"There must, of course, be a nexusautomatically provided in the case of fruits, instrumentalities or contrabandbetween the item to be seized and criminal behavior. Thus in the case of`mere evidence,' probable cause must be examined in terms of cause to believe that the evidence sought will aid in a particular apprehension or conviction. In so doing, consideration of police purposes will be required."

It is also appropriate to here note the standard which has been generally applied since repudiation by Hayden of the "mere evidence" rule.

Bell v. State, 482 P.2d 854, 860 (Alaska 1972), quoted with approval in Phenix v. State, 488 S.W.2d 759, 767-768 (Tex.Cr.App. 1972) and Chambers v. State, 508 S.W.2d 348, 353 (Tex.Cr.App.1974), says:

"We think the rationale of Harris [Harris v. United States, 331 U.S. 145, 67 S. Ct. 1098, 91 L. Ed. 1399 (1947)] is equally applicable to the case where the search and seizure is carried out under the authority of a lawful search warrant. We can perceive no logical or constitutional reason, given a lawful entry pursuant to a search warrant by an officer who is conducting a good faith search, why the officer conducting the search should be prohibited from seizing evidence not described in the search warrant where the searching officer has a reasonable basis for drawing a connection between the observed evidentiary objects and the crime which formed the basis of the search warrant. We think it unrealistic in such circumstances to require the officer to obtain a second search warrant, particularly in a case where the location of the objects are already known and have for all practical purposes effectively been seized by the officer. "We therefore hold that an officer may seize evidence of a crime even though such property is not particularly described in the search warrant when the objects discovered and seized are reasonably related to the offense in question, when the searching officer at the time of the seizure has a reasonable basis for drawing a connection between the observed objects and the crime which furnished the basis for the search warrant, and the discovery of such property is made in the course of a good faith search conducted within the authorized perimeters of the search warrant."

Factually similar to the case at bar is People v. Sloss, 34 Cal. App. 3d 74, 83, 109 Cal. Rptr. 583, 588 (1973), and the court there observed:

"The mailing of the package of marijuana from Dave G. Olsen of Kragga Kamma, South Africa, justified a reasonable inference that other correspondence relating to the package, as well as paraphernalia for use and packaging of marijuana, would be on the premises. [Citation]. Finally, it has long been the rule that the seizure of evidence is not limited to contraband but includes`mere' evidence, such as the correspondence. [Citations]."

See also Taylor v. State of Minnesota, 466 F.2d 1119, 1121 (8th Cir. 1972); State v. Carter, 161 N.W.2d 722, 727 (Iowa 1968); State v. Wesson, 260 Iowa 781, 785-786, 150 N.W.2d 284 (1967), quoted approvingly in State v. Thomas, 222 N.W.2d 488, 492 (Iowa *330 1974); Commonwealth v. Fields, Mass.App., 319 N.E.2d 461, 463-464 (1974).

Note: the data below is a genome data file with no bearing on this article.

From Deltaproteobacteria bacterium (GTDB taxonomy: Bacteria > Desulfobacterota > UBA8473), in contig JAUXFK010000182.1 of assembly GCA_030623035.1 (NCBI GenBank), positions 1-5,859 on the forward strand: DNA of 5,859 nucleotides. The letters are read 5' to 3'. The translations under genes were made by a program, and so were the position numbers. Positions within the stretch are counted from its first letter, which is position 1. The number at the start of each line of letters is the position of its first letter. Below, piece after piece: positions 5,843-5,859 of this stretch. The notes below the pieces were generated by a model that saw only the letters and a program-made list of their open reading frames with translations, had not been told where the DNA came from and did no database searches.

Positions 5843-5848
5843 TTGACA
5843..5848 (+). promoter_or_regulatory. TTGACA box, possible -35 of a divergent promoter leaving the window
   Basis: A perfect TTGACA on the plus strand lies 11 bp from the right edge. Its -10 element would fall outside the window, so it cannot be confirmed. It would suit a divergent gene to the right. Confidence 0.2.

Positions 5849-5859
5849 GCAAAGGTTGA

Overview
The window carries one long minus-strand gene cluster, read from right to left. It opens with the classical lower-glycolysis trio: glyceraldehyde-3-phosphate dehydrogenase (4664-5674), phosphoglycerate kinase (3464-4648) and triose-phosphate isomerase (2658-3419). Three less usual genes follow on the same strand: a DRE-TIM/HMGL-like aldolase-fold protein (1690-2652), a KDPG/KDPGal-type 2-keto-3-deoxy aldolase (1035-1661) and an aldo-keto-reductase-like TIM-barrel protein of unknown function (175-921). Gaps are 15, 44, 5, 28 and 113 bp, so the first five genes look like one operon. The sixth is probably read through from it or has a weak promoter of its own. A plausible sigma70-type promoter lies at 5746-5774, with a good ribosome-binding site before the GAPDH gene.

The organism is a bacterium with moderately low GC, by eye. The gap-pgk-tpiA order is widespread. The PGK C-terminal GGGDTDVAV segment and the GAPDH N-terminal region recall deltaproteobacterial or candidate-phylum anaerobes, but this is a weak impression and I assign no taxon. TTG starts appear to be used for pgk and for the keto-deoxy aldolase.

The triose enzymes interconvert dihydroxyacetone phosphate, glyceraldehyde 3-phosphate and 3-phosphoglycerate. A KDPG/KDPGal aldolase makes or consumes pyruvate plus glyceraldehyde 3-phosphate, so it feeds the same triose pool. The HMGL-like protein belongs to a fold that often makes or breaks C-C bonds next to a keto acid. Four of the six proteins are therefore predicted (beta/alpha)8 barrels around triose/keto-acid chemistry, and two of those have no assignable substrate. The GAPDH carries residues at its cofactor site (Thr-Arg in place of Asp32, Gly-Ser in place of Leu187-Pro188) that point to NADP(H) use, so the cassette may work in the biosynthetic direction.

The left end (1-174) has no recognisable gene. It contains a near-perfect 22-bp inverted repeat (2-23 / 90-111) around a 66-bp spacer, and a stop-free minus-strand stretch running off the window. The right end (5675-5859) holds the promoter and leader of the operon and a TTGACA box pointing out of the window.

As demonstrated, infra, we are satisfied there was a manifest nexus between the letters and the criminal activity in which defendant was engaged. No error attended seizure of the subject letters.

IV. Next entertained is the "hearsay" objection voiced by defendant regarding evidential use of said letters.

The State maintains they were admissible as an exception to the hearsay rule.

Bailey v. Chicago, Burlington & Quincy Railroad Co., 179 N.W.2d 560, 566 (Iowa 1970) recognized, as such an exception, a declaration "against the pecuniary or proprietary interest of the uttering party at time the statement was made". (Emphasis supplied).

But we are now asked to extend that holding by adding thereto another exception element, i. e., statements against the penal interest of a declarant.

On this subject State v. Everett, 214 N.W.2d 214, 217-218 (Iowa 1974) is first noted. See also People v. Brown, 26 N.Y.2d 88, 308 N.Y.S.2d 825, 826-829, 257 N.E.2d 16, 17-19 (1970); State v. Gardner, 13 Wash. App. 194, 534 P.2d 140, 141 (1975); 5 Wigmore, Evidence, §§ 1476-1477, at 281-290 (3d ed. 1940); McCormick on Evidence, § 278 at 673-675 (2d ed. 1972); 31A C.J.S. Evidence § 219a, n. 30.5, at 608.

In any event, application of the "penal interest" factor would here be of doubtful worth because of prosecutorial failure to show testimonial unavailability of declarant Rynearson. See Rules 804(a)(4), (5) and (b)(4), Fed.R. Evidence, and Advisory Committee's Note. See also People v. Brown, supra. But see People v. Spriggs, 60 Cal. 2d 868, 36 Cal. Rptr. 841, 845-846, 389 P.2d 377, 381-382 (1964).

On the other hand, it is to us apparent the letters were admissible in evidence as nonhearsay admissions by defendant through adoption of, or acquiescence in, the declarant's statements. See Rules 801(a)(1), (b) and (d)(2)(B), Fed.R. Evidence, and Advisory Committee's Note.

This does not mean we now overrule or dilute State v. Menke, 227 N.W.2d 184, 187-188 (Iowa 1975) and State v. Kelsey, 201 N.W.2d 921, 925-927 (Iowa 1972), in which this court repudiated the "tacit admission" rule.